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Toasting the birth of the new year is an age-old ritual, and for many, so is that dreaded morning aftermath — a hangover.
What seemed like great fun at the time is now causing your hands to shake, your head to pound and your heart to race, not to mention other unpleasant symptoms such as dizziness, nausea, vomiting, light sensitivity and excruciating thirst.
Why are you suffering? Because the liquor that smoothly passed your lips is now wreaking havoc in your body, causing dehydration, stomach distress and inflammation. These ailments peak about the time all the alcohol leaves your body.
There is no scientifically proven way to cure a hangover, but experts say you can prevent one — or at least keep that morning-after misery to a minimum. Here’s how.
Forget a late-night meal after a night of drinking — that’s much too late, experts say. Instead, eat before your first drink and keep noshing as the night goes on.
“Food in the stomach slows gastric emptying and can reduce hangover symptoms,” said Dr. Robert Swift, a professor of psychiatry and human behavior at Brown University’s Warren Alpert Medical School in Providence, Rhode Island.
Why does food help? Because most alcohol isn’t absorbed by an empty stomach but via the intestinal tract just below it, Swift said.
“If somebody does shots on an empty stomach, for example, all that pure alcohol is not diluted by the stomach and is passed to the intestine very quickly,” said Swift, who has studied alcohol abuse since the 1990s.
“If the stomach contains food, however, there are gastric juices and enzymes that mix the food and the alcohol, and only small amounts of food are passed into the intestine,” he said. “Now the alcohol is diluted in the stomach, and only a small quantity of alcohol is absorbed at any time.”
The same principle applies to water and other nonalcoholic beverages, Swift said. “If alcohol is mixed with fluid, it’s diluted, so when it goes into your intestines, it’s not as irritating. You’re less likely to have inflamed intestines or an inflamed stomach lining.”
There’s another benefit to downing water between drinks, said Dr. John Brick, former chief of research at the Center of Alcohol Studies, Education and Training Division at Rutgers University in New Jersey.
“The primary cause of hangovers is dehydration and the loss of fluids, along with vitamins and minerals,” said Brick, who authored “The Doctor’s Hangover Handbook” and published scientific papers on the biobehavioral effects of alcohol and other drugs.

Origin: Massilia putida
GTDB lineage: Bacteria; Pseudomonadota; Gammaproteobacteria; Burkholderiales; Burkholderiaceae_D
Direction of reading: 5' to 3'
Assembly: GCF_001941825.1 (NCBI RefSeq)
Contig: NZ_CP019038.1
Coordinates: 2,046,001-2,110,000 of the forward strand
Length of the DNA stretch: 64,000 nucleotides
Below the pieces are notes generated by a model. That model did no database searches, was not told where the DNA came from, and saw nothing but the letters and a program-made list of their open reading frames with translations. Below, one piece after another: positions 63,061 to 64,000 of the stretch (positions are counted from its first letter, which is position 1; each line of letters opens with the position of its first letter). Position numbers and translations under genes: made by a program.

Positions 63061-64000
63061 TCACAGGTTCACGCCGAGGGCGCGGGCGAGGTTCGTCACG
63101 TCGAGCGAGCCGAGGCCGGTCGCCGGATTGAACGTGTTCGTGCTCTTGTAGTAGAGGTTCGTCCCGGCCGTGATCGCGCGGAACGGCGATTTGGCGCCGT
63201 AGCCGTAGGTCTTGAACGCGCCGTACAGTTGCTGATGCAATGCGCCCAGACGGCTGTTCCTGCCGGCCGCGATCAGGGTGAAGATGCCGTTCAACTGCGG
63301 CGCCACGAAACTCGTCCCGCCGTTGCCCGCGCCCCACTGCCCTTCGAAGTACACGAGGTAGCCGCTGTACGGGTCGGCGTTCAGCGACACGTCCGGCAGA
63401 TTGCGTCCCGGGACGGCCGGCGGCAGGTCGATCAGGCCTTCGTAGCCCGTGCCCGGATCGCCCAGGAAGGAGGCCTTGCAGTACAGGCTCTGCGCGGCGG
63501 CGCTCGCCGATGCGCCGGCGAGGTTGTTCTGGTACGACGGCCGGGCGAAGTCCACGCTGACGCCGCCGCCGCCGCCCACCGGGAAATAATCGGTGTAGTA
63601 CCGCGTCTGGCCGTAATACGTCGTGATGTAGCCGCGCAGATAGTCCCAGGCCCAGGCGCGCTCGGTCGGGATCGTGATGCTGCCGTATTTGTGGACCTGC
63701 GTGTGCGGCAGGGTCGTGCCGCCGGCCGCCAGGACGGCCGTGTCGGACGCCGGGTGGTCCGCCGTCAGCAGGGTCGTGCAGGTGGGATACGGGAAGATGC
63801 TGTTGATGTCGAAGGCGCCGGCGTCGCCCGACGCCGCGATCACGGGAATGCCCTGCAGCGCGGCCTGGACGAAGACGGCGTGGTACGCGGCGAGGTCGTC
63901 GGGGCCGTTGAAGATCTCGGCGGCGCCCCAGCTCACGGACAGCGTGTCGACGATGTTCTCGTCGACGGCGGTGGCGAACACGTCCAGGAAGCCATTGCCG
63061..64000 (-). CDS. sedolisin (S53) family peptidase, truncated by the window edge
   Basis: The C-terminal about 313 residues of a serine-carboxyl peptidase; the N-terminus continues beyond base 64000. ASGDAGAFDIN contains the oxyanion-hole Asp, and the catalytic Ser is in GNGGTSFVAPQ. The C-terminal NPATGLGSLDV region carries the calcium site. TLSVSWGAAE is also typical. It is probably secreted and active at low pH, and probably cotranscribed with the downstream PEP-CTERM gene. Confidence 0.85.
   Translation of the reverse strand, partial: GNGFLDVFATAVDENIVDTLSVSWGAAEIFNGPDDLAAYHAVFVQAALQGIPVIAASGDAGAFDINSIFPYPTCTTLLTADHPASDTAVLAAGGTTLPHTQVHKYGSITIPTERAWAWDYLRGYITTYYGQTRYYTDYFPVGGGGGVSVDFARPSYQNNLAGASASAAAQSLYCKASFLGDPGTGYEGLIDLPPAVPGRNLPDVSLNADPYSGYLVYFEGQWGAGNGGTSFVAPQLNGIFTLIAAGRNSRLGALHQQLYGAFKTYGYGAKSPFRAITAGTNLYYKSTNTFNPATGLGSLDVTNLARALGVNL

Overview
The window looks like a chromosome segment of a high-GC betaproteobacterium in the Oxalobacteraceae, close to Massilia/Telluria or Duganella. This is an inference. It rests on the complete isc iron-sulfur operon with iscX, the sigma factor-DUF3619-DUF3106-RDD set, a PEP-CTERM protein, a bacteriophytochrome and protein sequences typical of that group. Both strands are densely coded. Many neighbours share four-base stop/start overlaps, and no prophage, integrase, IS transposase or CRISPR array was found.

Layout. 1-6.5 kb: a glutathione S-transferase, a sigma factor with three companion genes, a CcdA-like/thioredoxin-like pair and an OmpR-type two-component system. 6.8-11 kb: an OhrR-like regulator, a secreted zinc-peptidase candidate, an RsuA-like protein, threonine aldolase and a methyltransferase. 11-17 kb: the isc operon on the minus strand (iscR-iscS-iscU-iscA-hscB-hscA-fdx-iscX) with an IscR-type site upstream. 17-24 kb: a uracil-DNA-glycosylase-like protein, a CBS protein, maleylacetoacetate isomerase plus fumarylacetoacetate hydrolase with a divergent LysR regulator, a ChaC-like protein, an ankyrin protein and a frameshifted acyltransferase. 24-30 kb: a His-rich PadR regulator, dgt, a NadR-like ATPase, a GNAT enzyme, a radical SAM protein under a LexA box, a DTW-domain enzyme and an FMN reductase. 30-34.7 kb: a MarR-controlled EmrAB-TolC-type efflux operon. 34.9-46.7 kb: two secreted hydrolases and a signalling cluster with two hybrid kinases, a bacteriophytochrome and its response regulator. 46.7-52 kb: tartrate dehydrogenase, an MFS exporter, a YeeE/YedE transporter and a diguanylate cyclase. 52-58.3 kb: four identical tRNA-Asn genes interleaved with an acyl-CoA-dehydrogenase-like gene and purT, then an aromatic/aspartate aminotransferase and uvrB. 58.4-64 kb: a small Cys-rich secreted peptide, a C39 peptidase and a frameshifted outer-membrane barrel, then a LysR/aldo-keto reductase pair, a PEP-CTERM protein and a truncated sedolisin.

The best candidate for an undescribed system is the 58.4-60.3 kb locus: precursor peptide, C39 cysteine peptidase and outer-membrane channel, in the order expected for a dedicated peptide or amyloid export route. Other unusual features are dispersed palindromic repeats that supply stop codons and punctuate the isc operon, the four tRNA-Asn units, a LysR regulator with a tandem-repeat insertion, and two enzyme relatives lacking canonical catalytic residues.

Downing just 3½ alcoholic drinks can result in the loss of up to a quart of water over several hours, Brick added. “That’s a good amount of water that has to be replenished.”
Dehydration from alcohol may affect a woman even more, and she is more likely to suffer a hangover, even if she drinks less than a man, Swift said. That’s because a man has a higher percentage of body water than a woman of the same height and weight, so the same amount of alcohol will be more diluted in a man, he said.
“The woman will have a higher concentration of blood alcohol because her body contains less water to dilute it,” he said. “Women are much more susceptible to the deleterious effects of alcohol (and they) get more intoxicated and develop alcohol liver disease sooner in life than men do.”
The alcohol we drink, called ethyl alcohol or ethanol, is the byproduct of fermenting carbohydrates and starches, usually some sort of grain, grape or berry. We use byproducts of fermentation in other ways: Ethanol is added to the gasoline in our cars, and methyl alcohol or methanol — a toxic substance — is used as a solvent, pesticide and alternative fuel source. Also called wood alcohol, methyl alcohol made by bootleggers blinded or killed thousands of people during Prohibition.
That’s not all — the list of byproducts or chemicals added by manufacturers for flavor and taste can read like a list of supplies at an industrial warehouse: ethyl formate, ethyl acetate, n-propanol, isobutanol, n-butanol, isopentanol and isoamyl alcohols. While these congeners, as they are called, are added in small, nontoxic amounts, some people are overly sensitive to their effects.
Overall, dark-colored beer and spirits tend to contain more congeners and thus may be more likely to cause hangovers, experts say. A 2010 study investigated the intensity of hangovers in people who drank the darker-colored liquor bourbon versus clear vodka.
“Congeners in bourbon … significantly increased hangover intensity, which is not too surprising since bourbon has about 37 times the amount of congeners as vodka,” Brick said.
Chemical preservatives called sulfites, known to cause allergic reactions in sensitive people, are also a natural byproduct of fermentation in small quantities. However, many manufacturers of beer and wine add sulfites to their products to extend shelf life. (Sulfites are also added to soda, cereals, sweeteners, canned and ultra-processed foods, medications and more.)
Sweet and white wines tend to have more sulfites than red, but red wines contain more tannins, which are bitter or astringent compounds found in the skin and seeds of grapes. Like sulfites, tannins can trigger allergic reactions in people who are sensitive.
As a result, limiting your drinking to light beers, clear liquors and white wine might help keep hangovers at bay.
In the end, however, experts say there is only one true preventive — or cure — for a hangover: Don’t drink.
“There’s no simple cure because there are so many complex factors that are producing the multiple symptoms of a hangover,” Swift said. “And that’s why the only real cure for a hangover is to not drink alcohol or drink such a low amount of alcohol that it won’t trigger a hangover.”
Correction: A previous version of this story misstated the process through which alcohol is absorbed in the body.